Iconoclastic wipe out “THE CORONA”

Human behavior is the major factor. State and local governments, as well as individual people, differ in their response to the pandemic. Some follow COVID-19 precautions, such as physical distancing, hand-washing and mask-wearing. Others are not as prescriptive in requiring these measures or in restricting certain high risk activities. In some cities, towns and communities, public places are closed or practicing limitations (such as how many people are allowed inside at one time); others are operating normally. Some government and community leaders encourage or even mandate mask wearing and physical distancing in public areas. Others say it is a matter of personal choice. However, the relationship between those precautions and cases of COVID-19 is clear: In areas where fewer people are wearing masks and more are gathering indoors to eat, drink, observe religious practices, celebrate and socialize, even with family, cases are on the rise. Also, places where people live or work closely together (multigenerational households, long term care facilities, prisons and some types of businesses) have also tended to see more spread of the coronavirus. Coronavirus outbreaks at nursing homes and “super spreader” events — gatherings of people where one infected person or more transmits the virus to many others — continue to occur.
As communities began to reopen bars, restaurants and stores during the spring and summer of 2020, people were understandably eager to be able to go out and resume some of their regular activities. But the number of people infected with the coronavirus was still high in many areas, and transmission of the virus was easily rekindled once people increased their activities and contact with each other.
Medical experts urged reopening communities to continue diligent COVID-19 precautions, including physical distancing, hand-washing and mask-wearing, and monitoring for symptoms. Unfortunately, the combination of reopening and lapses in these infection prevention efforts has caused the number of coronavirus infections to rise again. There is a delay between a policy change such as reopening businesses or relaxing occupancy limits in a community and when the effects of this change show up in the COVID-19 data. An increase in the number of COVID-19 cases or hospitalizations will not be seen a week or even two weeks later. It seems to take much longer, perhaps as many as six to eight weeks, for effects of a policy or widespread behavior change to appear in the population-level data. When a person is exposed to the coronavirus, it can take up to two weeks before they become sick enough to go to the doctor, get tested and have their case counted in the data. It takes even more time for additional people to become ill after being exposed to that person, and so on. Several cycles of infection must occur before a noticeable increase shows in the data that public health officials use to track the pandemic. So when an area relaxes precautions, the effects of that change will take a month or more to be seen. Of course, surges also depend on the behaviors of people when they start moving around more. If everyone continues to wear masks, wash their hands and practice social distancing, reopening will have a much lower impact on transmission of the virus than in communities where people do not continue these safety precautions on a widespread basis. Doctors, clinics and hospitals recognize that more COVID-19 surges are likely to occur. They are working with manufacturers to stock up on equipment, and they are continuing their policies for protecting patients and staff members.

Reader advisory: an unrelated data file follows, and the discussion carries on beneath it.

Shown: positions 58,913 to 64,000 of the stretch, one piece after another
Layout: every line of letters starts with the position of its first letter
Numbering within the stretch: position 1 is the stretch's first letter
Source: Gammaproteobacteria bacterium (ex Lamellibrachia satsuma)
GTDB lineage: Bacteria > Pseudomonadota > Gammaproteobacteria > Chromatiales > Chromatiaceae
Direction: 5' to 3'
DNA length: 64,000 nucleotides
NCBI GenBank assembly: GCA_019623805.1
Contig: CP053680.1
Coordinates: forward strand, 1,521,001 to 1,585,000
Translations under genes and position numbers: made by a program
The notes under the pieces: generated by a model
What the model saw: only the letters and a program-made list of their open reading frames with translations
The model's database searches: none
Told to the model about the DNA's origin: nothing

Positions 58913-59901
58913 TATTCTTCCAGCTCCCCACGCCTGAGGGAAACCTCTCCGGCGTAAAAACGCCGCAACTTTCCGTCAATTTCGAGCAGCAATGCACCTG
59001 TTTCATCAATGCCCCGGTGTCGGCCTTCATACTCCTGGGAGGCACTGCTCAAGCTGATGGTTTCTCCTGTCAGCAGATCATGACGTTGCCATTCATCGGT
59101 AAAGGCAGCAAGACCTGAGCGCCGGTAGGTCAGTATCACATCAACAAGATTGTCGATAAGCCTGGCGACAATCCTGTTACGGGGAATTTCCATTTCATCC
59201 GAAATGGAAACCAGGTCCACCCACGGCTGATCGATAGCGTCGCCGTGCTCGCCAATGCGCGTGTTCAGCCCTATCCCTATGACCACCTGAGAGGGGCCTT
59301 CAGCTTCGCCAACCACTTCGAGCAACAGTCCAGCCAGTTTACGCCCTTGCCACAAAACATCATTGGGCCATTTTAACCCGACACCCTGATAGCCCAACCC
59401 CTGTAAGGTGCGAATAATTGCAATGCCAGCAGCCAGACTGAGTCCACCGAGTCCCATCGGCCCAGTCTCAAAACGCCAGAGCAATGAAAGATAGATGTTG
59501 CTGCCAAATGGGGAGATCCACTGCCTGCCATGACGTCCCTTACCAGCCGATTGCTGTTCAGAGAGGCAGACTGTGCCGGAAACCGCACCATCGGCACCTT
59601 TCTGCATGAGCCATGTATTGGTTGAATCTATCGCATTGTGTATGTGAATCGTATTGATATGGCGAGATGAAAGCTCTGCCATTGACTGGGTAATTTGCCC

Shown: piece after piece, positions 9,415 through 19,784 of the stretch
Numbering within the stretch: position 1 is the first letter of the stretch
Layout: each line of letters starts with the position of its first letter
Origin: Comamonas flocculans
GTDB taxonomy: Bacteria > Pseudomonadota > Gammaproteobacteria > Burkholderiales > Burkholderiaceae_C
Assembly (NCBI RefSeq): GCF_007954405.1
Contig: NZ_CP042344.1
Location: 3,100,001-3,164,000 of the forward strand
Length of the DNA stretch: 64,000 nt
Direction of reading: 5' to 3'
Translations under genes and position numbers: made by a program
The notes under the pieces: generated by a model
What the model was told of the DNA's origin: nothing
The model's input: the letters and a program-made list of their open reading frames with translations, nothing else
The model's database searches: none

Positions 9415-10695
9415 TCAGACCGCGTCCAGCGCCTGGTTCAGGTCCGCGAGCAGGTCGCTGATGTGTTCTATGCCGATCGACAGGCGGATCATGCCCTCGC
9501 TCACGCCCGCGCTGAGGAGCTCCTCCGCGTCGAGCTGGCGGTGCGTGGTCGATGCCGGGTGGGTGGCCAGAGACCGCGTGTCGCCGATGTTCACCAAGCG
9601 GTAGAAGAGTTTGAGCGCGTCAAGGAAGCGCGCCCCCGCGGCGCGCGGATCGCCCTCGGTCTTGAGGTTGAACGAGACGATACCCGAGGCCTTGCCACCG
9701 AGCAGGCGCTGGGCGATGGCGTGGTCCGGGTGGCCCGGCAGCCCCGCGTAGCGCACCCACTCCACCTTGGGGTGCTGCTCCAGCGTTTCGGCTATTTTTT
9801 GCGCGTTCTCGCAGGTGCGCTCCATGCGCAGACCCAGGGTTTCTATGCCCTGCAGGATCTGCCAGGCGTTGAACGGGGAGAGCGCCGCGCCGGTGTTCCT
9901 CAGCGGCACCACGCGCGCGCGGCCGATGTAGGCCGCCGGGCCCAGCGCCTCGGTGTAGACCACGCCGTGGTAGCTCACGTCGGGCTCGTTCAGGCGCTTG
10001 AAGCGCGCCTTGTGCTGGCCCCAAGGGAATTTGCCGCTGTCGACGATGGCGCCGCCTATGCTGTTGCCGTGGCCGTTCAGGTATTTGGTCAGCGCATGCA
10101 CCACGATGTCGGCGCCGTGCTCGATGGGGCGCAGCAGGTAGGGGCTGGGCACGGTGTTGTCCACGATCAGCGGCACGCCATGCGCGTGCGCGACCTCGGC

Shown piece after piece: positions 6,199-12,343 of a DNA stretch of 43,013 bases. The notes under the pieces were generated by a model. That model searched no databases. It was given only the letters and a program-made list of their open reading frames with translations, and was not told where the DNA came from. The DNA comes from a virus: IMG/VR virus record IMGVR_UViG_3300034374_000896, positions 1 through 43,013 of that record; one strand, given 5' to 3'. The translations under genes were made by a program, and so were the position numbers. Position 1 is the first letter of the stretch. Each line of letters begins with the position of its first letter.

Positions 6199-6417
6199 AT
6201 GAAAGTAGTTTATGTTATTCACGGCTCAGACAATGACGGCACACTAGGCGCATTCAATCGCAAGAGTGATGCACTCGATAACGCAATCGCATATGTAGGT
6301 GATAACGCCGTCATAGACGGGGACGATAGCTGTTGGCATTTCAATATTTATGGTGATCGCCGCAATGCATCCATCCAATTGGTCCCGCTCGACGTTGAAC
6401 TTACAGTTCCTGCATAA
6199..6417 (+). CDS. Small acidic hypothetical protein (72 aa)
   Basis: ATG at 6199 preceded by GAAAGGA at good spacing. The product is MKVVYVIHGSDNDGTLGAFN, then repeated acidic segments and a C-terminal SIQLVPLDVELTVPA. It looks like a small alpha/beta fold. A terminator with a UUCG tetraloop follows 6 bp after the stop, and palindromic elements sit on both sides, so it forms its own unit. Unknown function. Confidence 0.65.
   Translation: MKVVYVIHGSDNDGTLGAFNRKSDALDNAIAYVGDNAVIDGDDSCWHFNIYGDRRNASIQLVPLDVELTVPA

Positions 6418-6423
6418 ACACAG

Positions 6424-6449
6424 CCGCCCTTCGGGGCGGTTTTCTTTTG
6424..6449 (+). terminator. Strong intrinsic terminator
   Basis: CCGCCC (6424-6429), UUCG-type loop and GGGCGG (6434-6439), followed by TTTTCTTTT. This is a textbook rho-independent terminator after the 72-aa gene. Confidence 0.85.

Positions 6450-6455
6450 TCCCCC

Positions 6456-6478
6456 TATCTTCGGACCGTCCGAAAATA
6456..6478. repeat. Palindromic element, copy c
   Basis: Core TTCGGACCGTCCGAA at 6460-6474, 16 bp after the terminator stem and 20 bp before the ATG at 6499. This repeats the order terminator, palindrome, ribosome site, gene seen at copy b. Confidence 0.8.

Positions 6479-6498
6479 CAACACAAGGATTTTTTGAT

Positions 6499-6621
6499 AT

Here’s what you can do now: Continue to practice COVID-19 precautions, such as physical distancing, hand-washing and mask-wearing.
Stay in touch with local health authorities, who can provide information if COVID-19 cases begin to increase in your city or town. Make sure your household maintains two weeks’ worth of food, prescription medicines and supplies.
Work with your doctor to ensure that everyone in your household, especially children, is up to date on vaccines, including this year’s flu shot. Majority of the patients in this second wave are asymptomatic. Earlier, the symptoms were visible in the patients and it was easy to identify and quarantine them. But identification of patients with no symptoms is difficult without a test. Such a patient is not even aware of his own infection. Now as we all know that all aspects of life are suffering a lot but under the major damage of corona virus comes the education system. Here in Jammu and Kashmir schools had been closed temporarily for 7 to 14 days, unfortunately it’s the student who remains at back foot. In order to fulfill the leaning gaps online mode of education should be restarted, as something is always better than nothing.
( The author is a teacher by profession. Views are his own)

Leave a Reply

Your email address will not be published. Required fields are marked *



Confirmed: 15,616,130Deaths: 182,553